Philosophy of Science 67 (3):548 (2000)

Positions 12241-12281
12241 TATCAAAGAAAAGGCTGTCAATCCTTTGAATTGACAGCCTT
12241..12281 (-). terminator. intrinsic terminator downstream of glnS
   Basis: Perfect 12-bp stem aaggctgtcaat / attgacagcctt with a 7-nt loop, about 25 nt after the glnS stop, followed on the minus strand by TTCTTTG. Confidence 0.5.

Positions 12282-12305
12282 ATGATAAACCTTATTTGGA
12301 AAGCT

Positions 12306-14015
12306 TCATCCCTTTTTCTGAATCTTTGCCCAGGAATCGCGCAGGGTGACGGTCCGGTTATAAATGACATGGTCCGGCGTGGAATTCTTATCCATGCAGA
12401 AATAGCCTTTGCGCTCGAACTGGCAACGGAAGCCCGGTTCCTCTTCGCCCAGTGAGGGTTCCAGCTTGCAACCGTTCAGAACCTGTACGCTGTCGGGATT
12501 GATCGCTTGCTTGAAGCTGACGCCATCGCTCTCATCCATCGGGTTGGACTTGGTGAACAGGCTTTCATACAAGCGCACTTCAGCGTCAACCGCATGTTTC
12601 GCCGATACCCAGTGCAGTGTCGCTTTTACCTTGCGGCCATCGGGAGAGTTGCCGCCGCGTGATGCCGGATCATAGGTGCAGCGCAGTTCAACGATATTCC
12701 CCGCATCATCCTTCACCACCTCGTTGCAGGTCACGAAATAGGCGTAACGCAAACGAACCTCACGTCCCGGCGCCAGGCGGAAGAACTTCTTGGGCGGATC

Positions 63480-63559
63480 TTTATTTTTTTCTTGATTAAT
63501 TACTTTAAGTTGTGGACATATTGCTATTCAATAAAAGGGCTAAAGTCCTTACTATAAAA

Combining quantum mechanics with special relativity requires (i) that a spacetime representation of quantum states be found; (ii) that such states, represented as extended along equal-time hyperplanes, be invariant when transformed from one frame to another; and (iii) that collapses of states be instantaneous in every frame. These requirements are met using branching spacetime, in which probabilities of outcomes are represented by the numerical proportions of branches on which the outcomes occur. Quantum states of systems are then identified with the probability values, built into spacetime along spacelike hypersurfaces, of all possible outcomes of all possible tests to which the systems can be subjected
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